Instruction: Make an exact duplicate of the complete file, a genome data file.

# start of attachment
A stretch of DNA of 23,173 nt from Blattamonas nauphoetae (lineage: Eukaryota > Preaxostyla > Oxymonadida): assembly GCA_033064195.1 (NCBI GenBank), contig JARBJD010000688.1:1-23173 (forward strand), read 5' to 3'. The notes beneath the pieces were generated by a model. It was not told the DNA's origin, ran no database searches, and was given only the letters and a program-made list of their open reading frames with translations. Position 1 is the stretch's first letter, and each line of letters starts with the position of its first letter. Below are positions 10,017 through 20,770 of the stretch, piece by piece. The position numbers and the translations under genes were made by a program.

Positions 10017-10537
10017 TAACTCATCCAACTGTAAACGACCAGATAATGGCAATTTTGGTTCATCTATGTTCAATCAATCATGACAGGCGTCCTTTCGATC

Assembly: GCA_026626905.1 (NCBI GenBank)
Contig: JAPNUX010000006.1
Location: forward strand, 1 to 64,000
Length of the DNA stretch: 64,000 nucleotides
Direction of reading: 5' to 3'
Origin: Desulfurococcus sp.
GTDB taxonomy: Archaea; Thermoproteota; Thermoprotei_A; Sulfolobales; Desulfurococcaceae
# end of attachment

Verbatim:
A stretch of DNA of 23,173 nt from Blattamonas nauphoetae (lineage: Eukaryota > Preaxostyla > Oxymonadida): assembly GCA_033064195.1 (NCBI GenBank), contig JARBJD010000688.1:1-23173 (forward strand), read 5' to 3'. The notes beneath the pieces were generated by a model. It was not told the DNA's origin, ran no database searches, and was given only the letters and a program-made list of their open reading frames with translations. Position 1 is the stretch's first letter, and each line of letters starts with the position of its first letter. Below are positions 10,017 through 20,770 of the stretch, piece by piece. The position numbers and the translations under genes were made by a program.

Positions 10017-10537
10017 TAACTCATCCAACTGTAAACGACCAGATAATGGCAATTTTGGTTCATCTATGTTCAATCAATCATGACAGGCGTCCTTTCGATC

Assembly: GCA_026626905.1 (NCBI GenBank)
Contig: JAPNUX010000006.1
Location: forward strand, 1 to 64,000
Length of the DNA stretch: 64,000 nucleotides
Direction of reading: 5' to 3'
Origin: Desulfurococcus sp.
GTDB taxonomy: Archaea; Thermoproteota; Thermoprotei_A; Sulfolobales; Desulfurococcaceae